March 19th, 2011 at 2:07 am
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Personal medical alarms: older technology but effective for many

by Carol Bursack

The variety of technological devices available to monitor seniors and other potentially at risk people is quite amazing. Some of these devices monitor a person’s movements with strategically placed cameras. Other devices rely on sensors placed around the home. For many elders, sensors that send signals marking whether medication is taken on time, or if and when a person uses the bathroom, deliver more oversight than necessary, and cameras can seem even more invasive.

A solution for the multitude of seniors who need some way to summon emergency help, but don’t want or need a constant “nanny,” may be a personal medical alarm. Personal medical alarms are likely the oldest form of home monitoring technology. They continue to be, in my opinion, one of the best, as long as the person being monitored is cognitively stable.

Personal medical alarms:  a good way to maintain independence

Personal medical alarms are worn by the elder as a watch type device, or around the neck on a chain. If a person falls or has another health emergency, he or she presses the button on the device. This signals a monitor in the home to call a dispatch center. The dispatcher on duty at the center then calls the contact person listed for that number. I employed this type of system for three of the seven elders I cared for, so I was the contact person called when help was needed, by my uncle, my neighbor and my mother. These personal medical alarms helped my elders stay independent longer than they would have otherwise.

For people with Alzheimer’s or other dementias, personal alarms aren’t always useful, as they do depend on the ability of the user to know that he or she has to push a button to get help. For that reason, we never considered this an option for my dad. But then, after Dad’s failed brain surgery, he needed more care than he could get at home or in an assisted living center, anyway. For those in a nursing home, the alarms aren’t necessary, of course. The residents already have the help they need.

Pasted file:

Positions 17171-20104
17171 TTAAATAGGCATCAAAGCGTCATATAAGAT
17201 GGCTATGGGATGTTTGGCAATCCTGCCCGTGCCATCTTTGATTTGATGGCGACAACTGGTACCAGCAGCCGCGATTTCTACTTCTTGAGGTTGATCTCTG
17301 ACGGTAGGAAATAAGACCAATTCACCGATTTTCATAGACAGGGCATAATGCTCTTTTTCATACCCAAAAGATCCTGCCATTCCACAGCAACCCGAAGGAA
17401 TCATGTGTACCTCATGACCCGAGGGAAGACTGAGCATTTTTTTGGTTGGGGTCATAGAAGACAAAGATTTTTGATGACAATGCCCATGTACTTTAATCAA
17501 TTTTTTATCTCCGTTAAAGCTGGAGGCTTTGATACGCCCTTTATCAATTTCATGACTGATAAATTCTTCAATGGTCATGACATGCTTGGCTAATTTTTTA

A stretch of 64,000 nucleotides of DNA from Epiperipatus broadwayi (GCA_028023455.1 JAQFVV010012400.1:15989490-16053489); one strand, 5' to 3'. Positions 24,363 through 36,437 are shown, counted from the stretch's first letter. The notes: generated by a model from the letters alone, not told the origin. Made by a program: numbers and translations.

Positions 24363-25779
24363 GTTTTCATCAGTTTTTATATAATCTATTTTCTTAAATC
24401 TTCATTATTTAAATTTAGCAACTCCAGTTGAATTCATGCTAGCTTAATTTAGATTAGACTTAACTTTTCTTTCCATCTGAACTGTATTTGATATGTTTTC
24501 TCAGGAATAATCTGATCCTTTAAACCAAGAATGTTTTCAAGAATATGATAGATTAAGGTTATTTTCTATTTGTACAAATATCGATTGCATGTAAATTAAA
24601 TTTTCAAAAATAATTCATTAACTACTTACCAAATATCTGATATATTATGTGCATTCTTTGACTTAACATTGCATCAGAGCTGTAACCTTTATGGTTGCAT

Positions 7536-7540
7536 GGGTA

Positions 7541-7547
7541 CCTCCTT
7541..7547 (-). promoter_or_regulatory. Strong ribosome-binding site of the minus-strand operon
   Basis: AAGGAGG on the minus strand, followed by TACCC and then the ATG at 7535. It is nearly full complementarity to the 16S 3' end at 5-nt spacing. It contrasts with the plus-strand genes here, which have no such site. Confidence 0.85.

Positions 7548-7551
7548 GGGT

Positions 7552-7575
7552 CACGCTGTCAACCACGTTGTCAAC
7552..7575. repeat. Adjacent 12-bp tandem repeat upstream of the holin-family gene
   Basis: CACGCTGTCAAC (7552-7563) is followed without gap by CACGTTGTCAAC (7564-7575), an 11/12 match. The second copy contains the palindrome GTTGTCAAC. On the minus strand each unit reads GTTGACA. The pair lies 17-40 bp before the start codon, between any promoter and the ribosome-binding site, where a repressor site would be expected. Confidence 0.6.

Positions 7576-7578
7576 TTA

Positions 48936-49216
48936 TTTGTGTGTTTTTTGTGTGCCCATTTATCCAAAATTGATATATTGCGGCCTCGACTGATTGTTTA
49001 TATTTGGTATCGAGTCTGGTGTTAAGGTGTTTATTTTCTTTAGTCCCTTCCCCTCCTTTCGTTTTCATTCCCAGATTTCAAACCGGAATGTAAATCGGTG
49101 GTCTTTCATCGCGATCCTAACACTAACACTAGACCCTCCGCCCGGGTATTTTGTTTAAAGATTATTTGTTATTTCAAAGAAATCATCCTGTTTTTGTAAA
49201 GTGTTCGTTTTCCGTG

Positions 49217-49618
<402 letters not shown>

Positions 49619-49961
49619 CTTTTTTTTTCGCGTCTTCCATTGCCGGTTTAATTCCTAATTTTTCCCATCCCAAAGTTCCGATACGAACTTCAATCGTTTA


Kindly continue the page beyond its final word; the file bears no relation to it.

Medical alarms can’t replace human care

I believe personal medical alarms are still one of the best bets out there for people who are relatively capable, but who need a type of backup system to summon help if necessary. For those who can’t remember how to use such an alarm, more help is needed. Sophisticated technology through computers monitored by family members or an emergency center is needed for anyone with dementia who still lives alone. My personal preference for these folks is, in addition to technology, some form of human care, such as in-home services or assisted living centers. Monitoring technology is often used in assisted living and works very well. In the home, it’s good to have a person to check on the individual being monitored, just for human contact if nothing else. Technology is wonderful, but it shouldn’t replace human presence.

Posted in Caregiving, Caring At Home, Technology | 4 Comments »

4 Comments to “Personal medical alarms: older technology but effective for many”

  1. Lisa

    Thanks for the very informative article about personal medical alarms. I agree, personal medical alarms are a good solution for seniors who may need to summon emergency help but don’t want or need a constant “nanny.”

    When my mother took a bad fall a few months back and wound up in the hospital, I knew I needed to do something to ensure her safety. We decided on a personal emergency response system because it allowed her to live independently but also gave me piece of mind knowing she was safe. Of course, like you mentioned, technology shouldn’t replace human presence but it can be a good solution for seniors in an emergency. Thanks again for the informative post.

  2. Carol,

    Thanks for this fantastic article regarding personal medical alarms! It is very true that they are not by any means an entire solution. Medical alarms should be used in conjunction with caregivers (either professional or familial) who check in from time to time and are available to help with daily chores or tasks that the elderly individual may not be able to handle on their own anymore. Doing research must precede the purchase of a medical alert to determine whether or not the system is right for you and the elder you care for. Companies also will typically offer other options like a mobile device that tracks the senior using GPS, or an inactivity monitor that requires the elderly person to respond to an alert sounded at predetermined intervals. When you are looking into a way to keep the senior active and independent but safe, medical alert technology is definitely a fine option for doing so, along with the care and attention of a caregiver, of course.

  3. Very good points, Bob. Choices keep expanding.
    Thanks for the information.

  4. Bob Finnie

    Carol,

    You have made excellent comments regarding personal medical alarms. They are a very good addition to human caregiving.

    Also, depending on the loved one, a personal medical alarm (“help I’ve fallen” type product) does not have to go to a local dispatch center with a monthly fee. There are products that dial nearby family members, friends, or neighbors for assistance. You have the product cost only (most are under $100). And the caregiver puts in the telephone numbers (usually five telephone numbers) to be called.

    Bob

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